In the earlier method, the investors were going to obtain a profit no matter what happened to the company.

These more onerous features of conversion upon redemption do not have to be inserted in company self-underwriting.

Convertible preferred stock often pays or agrees to pay some form of dividends, which can be paid in cash, or in the form of deferred additional shares. Usually the dividend rate is set by a vote of the Board of Directors. In the older model, one of the terms set by the investors was control over the Board of Directors, who could vote for dividends and also had the power to fire or terminate the original founders and entrepreneurs.

The payment of dividends is very beneficial to investors, as it gives them two ways to benefit from owning company stock. First, they may obtain a capital gain profit when they sell their stock, and second, they may also be paid income during the period of time they are waiting for the value of their stock to go up in price.

This type of outside investor control by the Board of Directors so prevalent in the earlier model can be avoided in the self-underwriting.

Conclusion: Making the Terms and Conditions of the Self Underwriting Fair Form the Start

The burden of making the self underwritten private offering attractive to investors from the beginning means that the company and its legal counsel will need to carefully balance provisions that shareholders would find attractive with provisions that are fair to the company.

Since the direct corporate private self underwriting process does not involve negotiations like the older model, the initial set of provisions needs to be attractive to both the investors and the company right from the start.

Among the important considerations of additional protective provisions are:

  • A majority vote of the outstanding preferred stock holders to make any amendment or changes to the rights, preferences, privileges, or powers of, or the restrictions provided for the benefit of, the preferred stock;
  • A majority vote of the outstanding preferred stock holders to authorize any increases or decreases in the authorized number of shares of Common or Preferred stock;
  • A majority vote of the outstanding preferred stock holders any action that authorizes, creates, or issues shares of any class of stock having senior rights or preferences over existing shareholders;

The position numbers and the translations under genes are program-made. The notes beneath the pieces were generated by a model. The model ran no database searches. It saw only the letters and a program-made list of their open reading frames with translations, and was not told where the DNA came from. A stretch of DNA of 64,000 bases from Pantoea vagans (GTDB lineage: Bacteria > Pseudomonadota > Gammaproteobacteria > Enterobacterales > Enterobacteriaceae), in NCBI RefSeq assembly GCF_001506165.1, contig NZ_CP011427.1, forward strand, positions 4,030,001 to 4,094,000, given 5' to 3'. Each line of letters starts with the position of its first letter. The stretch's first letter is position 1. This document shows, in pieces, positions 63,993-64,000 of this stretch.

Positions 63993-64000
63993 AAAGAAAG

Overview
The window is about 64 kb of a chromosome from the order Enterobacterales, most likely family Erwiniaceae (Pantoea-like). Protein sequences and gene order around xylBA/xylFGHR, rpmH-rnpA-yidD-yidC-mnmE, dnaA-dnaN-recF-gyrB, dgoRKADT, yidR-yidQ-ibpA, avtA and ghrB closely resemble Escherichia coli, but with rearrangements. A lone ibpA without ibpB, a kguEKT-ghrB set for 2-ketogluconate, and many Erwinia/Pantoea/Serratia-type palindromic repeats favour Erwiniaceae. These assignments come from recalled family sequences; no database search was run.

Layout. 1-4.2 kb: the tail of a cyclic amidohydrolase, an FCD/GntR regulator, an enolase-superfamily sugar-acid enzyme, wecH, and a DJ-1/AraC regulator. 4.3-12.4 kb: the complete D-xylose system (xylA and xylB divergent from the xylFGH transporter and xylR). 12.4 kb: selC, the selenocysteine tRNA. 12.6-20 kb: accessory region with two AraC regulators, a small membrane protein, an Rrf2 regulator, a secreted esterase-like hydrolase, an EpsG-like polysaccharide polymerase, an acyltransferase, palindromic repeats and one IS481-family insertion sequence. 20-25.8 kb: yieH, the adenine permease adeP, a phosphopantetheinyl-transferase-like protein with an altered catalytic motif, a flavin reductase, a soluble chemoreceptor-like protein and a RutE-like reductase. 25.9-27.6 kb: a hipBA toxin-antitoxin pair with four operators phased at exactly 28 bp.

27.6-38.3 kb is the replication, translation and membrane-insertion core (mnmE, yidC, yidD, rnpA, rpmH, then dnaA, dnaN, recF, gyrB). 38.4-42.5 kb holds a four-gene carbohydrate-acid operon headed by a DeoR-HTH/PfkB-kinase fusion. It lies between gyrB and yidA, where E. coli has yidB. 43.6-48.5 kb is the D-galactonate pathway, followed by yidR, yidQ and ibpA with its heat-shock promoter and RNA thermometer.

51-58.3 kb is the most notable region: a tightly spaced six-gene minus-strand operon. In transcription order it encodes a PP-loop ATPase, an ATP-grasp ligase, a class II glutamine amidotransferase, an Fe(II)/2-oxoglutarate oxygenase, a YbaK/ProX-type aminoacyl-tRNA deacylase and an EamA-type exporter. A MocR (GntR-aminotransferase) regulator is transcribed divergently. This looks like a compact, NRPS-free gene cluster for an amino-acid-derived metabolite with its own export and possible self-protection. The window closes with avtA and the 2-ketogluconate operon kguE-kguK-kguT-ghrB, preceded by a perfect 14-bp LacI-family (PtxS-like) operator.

• The broadest possible information rights and inspection rights possible with greater rights attached to owners of at least 15% of the total outstanding preferred stock.

In conformity with the provisions of Sarbanes-Oxley on public companies, private companies should aim at transparency and truthful dealings with their shareholders. Documents such as audited annual and unaudited quarterly financial statements, annual budgets and monthly financial statements, minutes of the meetings of the Board should be made available to preferred shareholders in pass word protected areas of the company’s investor relations web page.

The major desired outcome of raising growth capital, from the perspective of the company, is to obtain capital that helps the company grow. With direct corporate private offering, companies gain more control over their destiny when the seek growth capital.

Part of the solution for small companies gaining control over their destiny is to offer the securities directly to investors in a private placement self underwriting, always mindful of the fact that the prosperity that results from the company’s successful growth must be distributed fairly to all those who took the risk to invest.

Upcoming Article: The Solution to Dilution

About Thomas E. Vass: Vass is a registered investment advisor and regional economist with an interest in the relationship between technological innovation and capital markets. He offers investment management advice to private investors,  based on a 2007 investment management method patent issued to him. As a part of his capital market advisory services, he offers advanced web-based tools to help companies conduct a self-underwriting. He is based in Raleigh, N. C. 919 975 4856.